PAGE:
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Renewable Energy Continues to Beat Fossil Fuels

Posted on February 9th, 2017 in environment by Spencer R.

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(www.time.com)

 Clean energy grew at a record pace as the United States added 22GW of capacity — the equivalent of 11 Hoover Dams — to the grid from renewable sources last year, significantly trumping new fossil fuel additions, according to a new report.

The report from Bloomberg New Energy Finance (BNEF) and the Business Council for Sustainable Energy (BCSE) cites the declining cost of wind and solar power, largely due to advances in technology, as prime reasons for the rapid adoption of renewables. The cost of building large utility-scale solar photovoltaic power plants for example has been fallen by 50% in just five years.

Renewable energy companies have also benefited from the quick decline in coal power that has resulted from a combination of factors including stiff competition from cheap natural gas and environmental regulation. Coal-fired power plants now provide only 30% of the country's electricity compared with nearly half of the supply in 2008.

"The contributions of sustainable energy to the country’s economic competitiveness are direct, dramatic and dynamic,” says Lisa Jacobson,

president of the Business Council for Sustainable Energy, a non-profit that promotes market solutions to environmental issues, in a press release.

Cheap natural gas prices and increased use of low-cost renewables has ultimately benefited consumers, according to the report. Electricity costs have fallen more than 2% in real terms between 2015 and 2016 and American consumers spent less than 4% of their household spending on energy for the first time ever.

Climate change-causing greenhouse gas emissions declined to their lowest level in a quarter century even as the economy continued to grow, according to the report. The finding is the latest evidence answering the question policymakers long-debated about whether economic growth can be decoupled from carbon dioxide emissions.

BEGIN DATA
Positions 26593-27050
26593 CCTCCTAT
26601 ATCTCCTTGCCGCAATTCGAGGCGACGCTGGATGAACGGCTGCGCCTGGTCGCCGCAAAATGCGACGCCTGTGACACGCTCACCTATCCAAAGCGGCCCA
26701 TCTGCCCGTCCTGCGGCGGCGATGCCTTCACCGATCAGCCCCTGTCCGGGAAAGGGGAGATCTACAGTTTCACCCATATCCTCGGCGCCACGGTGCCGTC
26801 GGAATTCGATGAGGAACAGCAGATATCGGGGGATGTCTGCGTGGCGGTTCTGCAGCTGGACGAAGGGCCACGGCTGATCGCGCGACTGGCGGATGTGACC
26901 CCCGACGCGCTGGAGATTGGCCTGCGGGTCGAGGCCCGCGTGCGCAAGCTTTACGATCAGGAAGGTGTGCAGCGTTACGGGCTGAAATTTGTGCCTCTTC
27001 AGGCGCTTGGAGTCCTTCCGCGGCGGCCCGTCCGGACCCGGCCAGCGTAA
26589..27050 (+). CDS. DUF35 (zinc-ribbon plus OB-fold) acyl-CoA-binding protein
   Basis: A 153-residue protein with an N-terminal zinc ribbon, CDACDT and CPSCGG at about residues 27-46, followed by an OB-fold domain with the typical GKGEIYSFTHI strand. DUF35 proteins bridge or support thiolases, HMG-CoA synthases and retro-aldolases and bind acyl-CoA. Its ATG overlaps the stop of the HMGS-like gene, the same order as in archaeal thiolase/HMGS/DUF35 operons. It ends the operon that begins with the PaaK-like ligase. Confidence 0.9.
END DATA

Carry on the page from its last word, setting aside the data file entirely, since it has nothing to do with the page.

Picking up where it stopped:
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UC Riverside Conference to Focus on Solar Energy

Posted on February 8th, 2017 in solar by Spencer R.

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(www.ucrtoday.ucr.edu)

California leads the nation in solar energy, with more than 580,000 projects and 4,500 megawatts installed statewide. To achieve even higher penetration, researchers, the solar industry, and government leaders are turning their attention to new technologies that will improve the performance of solar energy projects and lower their costs.

The latest breakthroughs and how they can be leveraged in the Inland Empire will be discussed at UC Riverside’s third annual solar conference, “Solar Energy Directions for Inland Southern California: Where is it Going?,” which is set for 8 a.m. to 4 p.m. on Thursday, Feb. 23 at the Bourns Technology Center, 1200 Columbia Ave., Riverside, 92507. The conference is designed for government leaders, planners, council members, businesses, utilities, and the general public. The cost is $85 for non-students, $40 for non-UCR students, and $25 for UCR students. Those planning to attend should complete the online registration form.

Andrew McAllister, commissioner of the California Energy Commission, and V. John White, executive director of the Center for Energy Efficiency and Renewable Technologies, will be among the speakers. Panel sessions throughout the day will explore challenges and opportunities for incorporating solar energy, including how the marketplace works, local policies, and the latest breakthroughs. This year, the conference will have a panel dedicated to solar-related research being done at the University of California. A full agenda is available online.

UCR’s Alfredo Martinez-Morales, managing director of the Southern California Research Initiative for Solar Energy (SC-RISE) and one of the conference organizers, said the event will highlight some of the most successful initiatives already in place, with a look to further increasing solar energy generation across Southern California.

“As the interest in solar energy continues to grow, this conference is a resource that can help government agencies, utility companies, end-users, and the technology community make the right decisions about how to apply solar power economically and efficiently,” Martinez-Morales said.